In what could be viewed as a snub toward a newly revised policy in Minneapolis prohibiting police officers from wearing their uniforms at political events while off duty or making political endorsements while in uniform, the Police Officers Federation of Minneapolis (POFM) has rolled out a “Cops for Trump” t-shirt available for sale at their northeast Minneapolis headquarters location.
The new uniform policy change was enacted by Minneapolis Police Chief Medaria Arradondo after President Donald Trump recently announced a campaign rally stop in Minneapolis scheduled for Thursday, Oct. 10 at Target Center in downtown Minneapolis.
The sudden change in policy has created waves within the police department according to POFM president Lt. Bob Kroll who appeared on national media last week. He said that “for decades” the police federation has been allowed to appear in political ads and has been allowed to align themselves with political parties for endorsements from the POFM.
Kroll further explained that when the unions, including the POFM, have supported the DFL (Minnesota Democratic-Farmer-Labor Party) in the past it’s never been a problem, “but because [the DFL] have kind of turned their back on police and many other working people,” he said, the federation has shifted gears and started endorsing Republicans.
Kroll said that in the past all that was required was that the federation had to give notice to the chief that they were going to appear with a candidate and that they could wear their uniform and support a party or candidate. He said that has now been prohibited within hours of the president’s rally announcement.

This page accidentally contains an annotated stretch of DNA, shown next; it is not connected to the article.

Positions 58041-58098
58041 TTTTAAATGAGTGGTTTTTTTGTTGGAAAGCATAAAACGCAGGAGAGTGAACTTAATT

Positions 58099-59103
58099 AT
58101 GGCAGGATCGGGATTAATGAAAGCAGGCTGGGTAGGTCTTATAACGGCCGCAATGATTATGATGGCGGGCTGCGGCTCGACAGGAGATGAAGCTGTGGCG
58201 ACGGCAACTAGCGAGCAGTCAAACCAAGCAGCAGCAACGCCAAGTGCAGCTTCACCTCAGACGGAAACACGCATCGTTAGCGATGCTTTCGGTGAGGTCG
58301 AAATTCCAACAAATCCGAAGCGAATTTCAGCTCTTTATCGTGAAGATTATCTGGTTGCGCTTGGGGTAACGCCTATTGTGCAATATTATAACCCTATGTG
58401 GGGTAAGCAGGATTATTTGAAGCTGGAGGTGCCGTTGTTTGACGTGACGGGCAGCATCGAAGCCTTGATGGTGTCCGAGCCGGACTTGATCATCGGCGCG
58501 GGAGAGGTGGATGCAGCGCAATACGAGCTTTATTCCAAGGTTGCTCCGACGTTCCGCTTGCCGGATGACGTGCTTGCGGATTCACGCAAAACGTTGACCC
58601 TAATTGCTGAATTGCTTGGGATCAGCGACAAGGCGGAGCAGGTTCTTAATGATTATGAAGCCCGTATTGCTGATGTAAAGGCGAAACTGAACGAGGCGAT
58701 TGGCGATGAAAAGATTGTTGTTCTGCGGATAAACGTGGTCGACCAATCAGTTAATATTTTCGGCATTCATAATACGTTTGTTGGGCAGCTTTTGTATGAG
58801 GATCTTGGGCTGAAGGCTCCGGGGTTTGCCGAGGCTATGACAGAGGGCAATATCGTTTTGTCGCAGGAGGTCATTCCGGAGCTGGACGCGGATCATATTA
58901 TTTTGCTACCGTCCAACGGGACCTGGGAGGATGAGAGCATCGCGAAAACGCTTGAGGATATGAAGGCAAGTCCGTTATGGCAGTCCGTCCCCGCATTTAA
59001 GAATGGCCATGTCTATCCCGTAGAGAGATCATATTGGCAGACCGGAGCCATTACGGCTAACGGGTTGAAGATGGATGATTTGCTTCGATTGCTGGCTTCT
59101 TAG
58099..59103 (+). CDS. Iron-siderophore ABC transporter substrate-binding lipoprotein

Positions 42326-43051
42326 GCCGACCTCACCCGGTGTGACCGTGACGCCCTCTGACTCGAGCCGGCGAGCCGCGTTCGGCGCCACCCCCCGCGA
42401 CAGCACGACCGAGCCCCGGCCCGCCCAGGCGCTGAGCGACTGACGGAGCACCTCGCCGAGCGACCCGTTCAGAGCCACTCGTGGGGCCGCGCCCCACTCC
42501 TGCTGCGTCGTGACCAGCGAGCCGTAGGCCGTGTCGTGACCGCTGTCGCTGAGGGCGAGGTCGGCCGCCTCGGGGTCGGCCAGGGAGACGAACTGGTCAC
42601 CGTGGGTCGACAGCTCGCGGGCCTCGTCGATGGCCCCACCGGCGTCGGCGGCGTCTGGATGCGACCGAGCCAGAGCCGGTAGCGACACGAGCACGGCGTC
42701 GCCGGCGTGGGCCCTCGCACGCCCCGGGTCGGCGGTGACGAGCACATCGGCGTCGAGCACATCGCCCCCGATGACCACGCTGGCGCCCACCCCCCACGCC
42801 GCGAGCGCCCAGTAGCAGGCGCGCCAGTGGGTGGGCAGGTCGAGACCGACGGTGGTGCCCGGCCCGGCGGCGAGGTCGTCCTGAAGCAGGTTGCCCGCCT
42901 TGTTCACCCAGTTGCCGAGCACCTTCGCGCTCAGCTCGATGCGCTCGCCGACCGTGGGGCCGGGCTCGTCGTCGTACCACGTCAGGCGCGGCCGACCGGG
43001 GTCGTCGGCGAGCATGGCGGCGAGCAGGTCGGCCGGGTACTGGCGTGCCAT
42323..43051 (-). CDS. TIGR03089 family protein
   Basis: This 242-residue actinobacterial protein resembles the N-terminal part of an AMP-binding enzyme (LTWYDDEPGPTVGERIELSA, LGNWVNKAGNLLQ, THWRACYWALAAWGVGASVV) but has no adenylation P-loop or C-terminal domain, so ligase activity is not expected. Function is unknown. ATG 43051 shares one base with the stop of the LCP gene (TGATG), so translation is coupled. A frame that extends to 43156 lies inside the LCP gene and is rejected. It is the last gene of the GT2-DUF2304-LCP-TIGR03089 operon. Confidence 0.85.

Kroll posted the t-shirt sales information on his personal Facebook page on Saturday, saying that the t-shirts would be available for sale at the POFM headquarters on University Avenue Northeast and that they would also be available for online ordering on the POFM website shortly. Kroll had also posted pictures on his Facebook page of officers in uniform standing behind former President Barack Obama in an apparent attempt to highlight what has previously been acceptable or even encouraged for uniformed officers.
Minneapolis Mayor Jacob Frey also weighed in on the new policy change saying, “the Minneapolis Police Department is charged with keeping people in our city safe – period – and we don’t want politics to get anywhere near that.”
The statement by Frey came just days after he declared on social media that the “entire city” of Minneapolis “will not stand behind the President,” and seemed to bemoan the fact that there is no legal recourse to stop the president from visiting Minneapolis.
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